A couple weeks ago here in Turku there was the annual Turku Day, which was very cool. All the museums in town had cheap to free admissions. Which I took advantage of the opportunity of and went to one local museum. It was a very cool museum because it was actually an underground museum that had some of the old medieval building foundations and streets from the beginnings of Turku. Turku is the oldest city in Finland so it was very cool to see the buildings from so long ago. It is always so hard to comprehend how old things in museums are, and therefore hard to appreciate their age, but I still thought that it was very cool to see all the old streets from Turku. Also on this day the city was unveiling a new bridge that goes across the river, that and you add the fact that this city is the European Culture Capital of 2011, and you get a day where the city will go all out. And that means only one thing: a humongous concert on the new bridge and.....fireworks! So at 9 at night we went to the city and saw the fireworks, and I must say that they were the most amazing fireworks that I have ever seen. They had music playing and they coordinated the music and the fireworks in an amazing display. It was by far the best firework show I have ever been to.

So as this is test week, I have a week off, which means I basically have a week with nothing to do. I have spent a lot of this time watching TV and relaxing at home. With of course little spurts of actually doing stuff. Like, for instance, last thursday, the first day of test week, I went go karting down the ski hill with the other exchange students. It was absolutely a blast! We all met up in the city before and then we took the bus to the nearest island of Hirvensalo, where the ski hill is, (Hirvensalo also happens to be the island where my second host family lives, so I was able to see the bus route that I will be taking every day starting in late November). So when we got there we got off the bus and walked towards the ski hill. I had been hearing a lot about this ski hill. It is basically the place where everyone in the city goes to ski. It is incredibly close to city, and that is probably why it is so popular. Of course when people talk about it with me they always tell me that it is the most unimpressive hill for skiing that I would ever see, coming from Colorado, whose lowest point is higher than the highest point in all of Finland. But I was excited to see the hill just to see what they were actually talking about, and I must say that it was bigger than I expected, but still not much. It was about the size of the average bunny hill in Colorado. But in the summer it is used for some biking and it has a go kart track going down the side of it. So it is a attraction for any tourist. Going there was really fun! Also we came there when it had just rained so the track was very slippery and a bit dangerous.This made it more fun for me, though  all the australians kept slipping and going off the course, and I didn't slip off course once, in fact I got the fastest time going down the hill. Overall it was a fun afternoon. And the view from the top of the hill was pretty nice of Turku.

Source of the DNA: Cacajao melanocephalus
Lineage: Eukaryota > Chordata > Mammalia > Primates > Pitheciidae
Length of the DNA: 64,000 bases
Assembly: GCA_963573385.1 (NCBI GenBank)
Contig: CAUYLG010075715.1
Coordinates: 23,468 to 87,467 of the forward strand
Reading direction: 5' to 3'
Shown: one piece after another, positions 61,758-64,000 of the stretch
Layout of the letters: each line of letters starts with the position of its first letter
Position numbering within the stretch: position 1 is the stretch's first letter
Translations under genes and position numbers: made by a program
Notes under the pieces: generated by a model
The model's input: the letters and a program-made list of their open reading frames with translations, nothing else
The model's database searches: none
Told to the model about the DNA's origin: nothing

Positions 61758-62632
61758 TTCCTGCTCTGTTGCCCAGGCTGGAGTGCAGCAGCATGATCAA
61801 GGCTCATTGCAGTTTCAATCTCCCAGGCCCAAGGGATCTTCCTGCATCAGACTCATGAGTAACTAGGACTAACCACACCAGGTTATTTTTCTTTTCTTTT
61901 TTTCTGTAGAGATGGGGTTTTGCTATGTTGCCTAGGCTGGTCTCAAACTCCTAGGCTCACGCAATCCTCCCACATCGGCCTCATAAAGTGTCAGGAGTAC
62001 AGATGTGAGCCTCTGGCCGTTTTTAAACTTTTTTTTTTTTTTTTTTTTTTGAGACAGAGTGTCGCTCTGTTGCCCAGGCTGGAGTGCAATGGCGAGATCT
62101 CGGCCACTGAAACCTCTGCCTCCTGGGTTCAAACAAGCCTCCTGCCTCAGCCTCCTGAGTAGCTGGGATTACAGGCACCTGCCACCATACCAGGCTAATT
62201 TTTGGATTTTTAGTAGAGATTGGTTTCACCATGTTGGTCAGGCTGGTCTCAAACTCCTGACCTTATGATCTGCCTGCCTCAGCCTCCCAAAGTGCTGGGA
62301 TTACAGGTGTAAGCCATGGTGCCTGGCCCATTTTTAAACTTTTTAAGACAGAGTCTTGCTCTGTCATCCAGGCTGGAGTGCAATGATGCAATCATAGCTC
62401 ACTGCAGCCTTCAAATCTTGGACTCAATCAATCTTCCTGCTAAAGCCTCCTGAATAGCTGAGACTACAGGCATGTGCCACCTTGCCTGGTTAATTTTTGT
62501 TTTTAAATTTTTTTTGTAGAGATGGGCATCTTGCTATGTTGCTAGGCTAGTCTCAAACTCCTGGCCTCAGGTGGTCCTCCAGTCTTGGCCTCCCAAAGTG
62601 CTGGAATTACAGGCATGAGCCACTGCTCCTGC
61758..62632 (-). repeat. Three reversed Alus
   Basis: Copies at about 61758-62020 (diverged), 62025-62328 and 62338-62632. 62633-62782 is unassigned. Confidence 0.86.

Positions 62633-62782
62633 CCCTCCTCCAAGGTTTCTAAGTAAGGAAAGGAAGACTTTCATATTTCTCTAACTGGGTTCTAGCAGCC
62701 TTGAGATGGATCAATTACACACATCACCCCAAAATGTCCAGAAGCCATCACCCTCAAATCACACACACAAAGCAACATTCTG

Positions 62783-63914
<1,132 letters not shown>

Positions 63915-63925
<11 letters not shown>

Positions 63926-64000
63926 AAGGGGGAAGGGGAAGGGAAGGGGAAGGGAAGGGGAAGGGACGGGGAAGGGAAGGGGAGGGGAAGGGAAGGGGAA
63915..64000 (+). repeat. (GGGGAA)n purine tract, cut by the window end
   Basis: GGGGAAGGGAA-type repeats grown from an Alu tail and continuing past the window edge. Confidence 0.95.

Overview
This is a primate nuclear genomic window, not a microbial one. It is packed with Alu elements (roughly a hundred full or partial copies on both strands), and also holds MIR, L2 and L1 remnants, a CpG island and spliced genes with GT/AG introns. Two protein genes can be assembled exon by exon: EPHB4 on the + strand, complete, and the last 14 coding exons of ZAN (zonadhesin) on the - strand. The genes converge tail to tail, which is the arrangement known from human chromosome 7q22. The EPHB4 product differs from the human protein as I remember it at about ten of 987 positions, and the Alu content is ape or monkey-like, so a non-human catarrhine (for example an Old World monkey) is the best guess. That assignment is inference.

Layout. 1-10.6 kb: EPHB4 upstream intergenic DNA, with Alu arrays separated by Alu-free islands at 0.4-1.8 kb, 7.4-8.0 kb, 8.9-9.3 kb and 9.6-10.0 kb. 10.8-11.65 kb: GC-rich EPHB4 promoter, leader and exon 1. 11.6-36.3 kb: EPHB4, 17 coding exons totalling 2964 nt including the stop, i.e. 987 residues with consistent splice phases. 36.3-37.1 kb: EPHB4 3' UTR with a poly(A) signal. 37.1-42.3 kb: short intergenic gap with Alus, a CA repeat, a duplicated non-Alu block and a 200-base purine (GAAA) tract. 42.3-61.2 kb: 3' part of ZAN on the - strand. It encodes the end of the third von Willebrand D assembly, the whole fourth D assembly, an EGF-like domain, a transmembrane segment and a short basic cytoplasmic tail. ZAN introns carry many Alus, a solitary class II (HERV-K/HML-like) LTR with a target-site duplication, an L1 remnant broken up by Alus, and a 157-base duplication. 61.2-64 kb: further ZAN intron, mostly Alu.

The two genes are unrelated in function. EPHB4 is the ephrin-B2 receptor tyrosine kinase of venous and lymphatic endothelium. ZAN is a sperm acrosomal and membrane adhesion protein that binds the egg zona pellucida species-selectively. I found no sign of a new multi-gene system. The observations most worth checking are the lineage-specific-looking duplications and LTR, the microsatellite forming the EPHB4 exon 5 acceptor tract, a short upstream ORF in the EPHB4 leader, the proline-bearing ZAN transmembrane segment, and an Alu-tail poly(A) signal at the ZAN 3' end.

Go karts 

Megan! (South Africa) 

View from the top 

Learn how to drive, Australians! 

The hill, yes this is a ski resort here, I know, I am as shocked as you are 

As it is test week that also means the start of a new period in the the finnish high school, and a new period means new classes, new schedule and new books. This all starts next friday. So here is my new schedule:


History of Art
History of Art

Finnish Class
Rotary Meeting
History of Art

1:15- 2:30



.....It's pretty nice....you may notice that on fridays I get off at 11:00....like I said...pretty nice

So now it is October! I have been here nearly two months! It really doesn't feel like two months at all! It feels like some time since I said goodbye to my mom in the airport but time goes by so fast! It is weird to think that I am already a sixth done! But I still have a long time left and I hope that it goes by slowly! 

If anyone is bored you could always send me mail! Getting mail is always very exciting! My address is:

Christina Montgomery
Muntionkatu 11 A 4
TURKU, 20740

Also keep in mind that it will change late november. I would really appreciate any kind of mail!

And lastly I will add a link to a song on youtube for my mom, So anyone who isn't my mother can just ignore it :)

I will try and post again soon! 


  1. Hi Christina!
    I came across your blog by accident, but I must say I really enjoy reading it! Mostly because I myself have recently moved to Turku and secondly, because ten years ago I was an exchange student in Minnesota, Usa. So reading your blog brings back a lot of memories of how I felt when I was 16 and leaving home to live in another country for a year. So keep it up, it's really nice to read about your experience here in Turku :)


  2. That's cool! Thanks for reading it! I hope you continue to enjoy it!